A new study from Dr. John Hutton (pediatrician and clinical researcher at the Cincinnati Children’s Hospital Medical Center) and other researchers, found that children’s books with messaging about safe sleep practices are more effective in changing parents behaviors than traditional brochures.
Sleep- related infant deaths (categorized as children under 1-year-old who die unexpectedly) disproportionately affect lower income families. Researchers were interested to see if children’s picture books with safe sleep messaging would educate parents more than traditional methods, like brochures and pamphlets.
To test this, researchers provided families with the book, Sleep Baby, Safe and Snug, by Dr. John Hutton. Sleep Baby, Safe and Snug is a story filled with safe sleeping practices for new babies. It even includes a checklist of “Dos and Don’ts” on the back cover as a reference for parents. It is also the book that RORKC provides at the one-month well-child visit.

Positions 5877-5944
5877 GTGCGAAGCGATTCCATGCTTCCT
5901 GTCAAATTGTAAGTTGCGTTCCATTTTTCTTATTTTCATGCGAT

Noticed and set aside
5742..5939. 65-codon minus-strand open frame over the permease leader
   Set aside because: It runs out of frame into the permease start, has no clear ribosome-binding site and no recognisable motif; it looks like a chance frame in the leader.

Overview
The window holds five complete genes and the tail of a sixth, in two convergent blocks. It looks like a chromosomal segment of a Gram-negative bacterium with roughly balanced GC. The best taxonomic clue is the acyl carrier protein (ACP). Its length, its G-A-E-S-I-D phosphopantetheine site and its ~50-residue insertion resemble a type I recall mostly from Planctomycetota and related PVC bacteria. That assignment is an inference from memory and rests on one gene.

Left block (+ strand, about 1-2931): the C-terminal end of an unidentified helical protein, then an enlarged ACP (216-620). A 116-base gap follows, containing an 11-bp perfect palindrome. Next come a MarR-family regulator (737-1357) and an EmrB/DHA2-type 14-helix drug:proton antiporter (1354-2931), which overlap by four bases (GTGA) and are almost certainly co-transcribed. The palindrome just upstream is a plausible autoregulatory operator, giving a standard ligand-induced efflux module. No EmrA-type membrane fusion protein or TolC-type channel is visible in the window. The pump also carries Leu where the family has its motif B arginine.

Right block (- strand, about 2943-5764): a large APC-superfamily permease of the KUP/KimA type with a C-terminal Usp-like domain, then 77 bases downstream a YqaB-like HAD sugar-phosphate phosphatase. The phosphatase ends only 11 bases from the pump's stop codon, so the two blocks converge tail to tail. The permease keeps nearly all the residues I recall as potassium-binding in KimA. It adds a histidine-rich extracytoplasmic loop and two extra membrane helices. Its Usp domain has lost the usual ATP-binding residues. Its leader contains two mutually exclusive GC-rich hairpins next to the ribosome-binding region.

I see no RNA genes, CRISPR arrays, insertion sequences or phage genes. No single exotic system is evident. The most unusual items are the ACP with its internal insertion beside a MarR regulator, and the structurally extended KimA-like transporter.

For the study, researchers specifically targeted lower income families. While they conducted their research in primarily English-speaking households, Sleep Baby, Safe and Snug, is also available in Spanish to families at RORKC’s partner clinics.
They found that while both the pamphlets and Sleep Baby, Safe and Snug were similarly effective in educating parents on safe sleep knowledge, parents who had the children’s book were less likely to share beds and more likely to use cribs exclusively. The researchers attributed this to the idea that reading the book aloud provoked more dialogue and emotional engagement, meaning that they were more likely to follow the advice after they had shared the book with their child.
While the researchers caution that there should be more investigation into the best practices for educating parents on safe sleeping habits, they believe that providing children’s books, like Sleep Baby, Safe and Snug, may be a step in the right direction.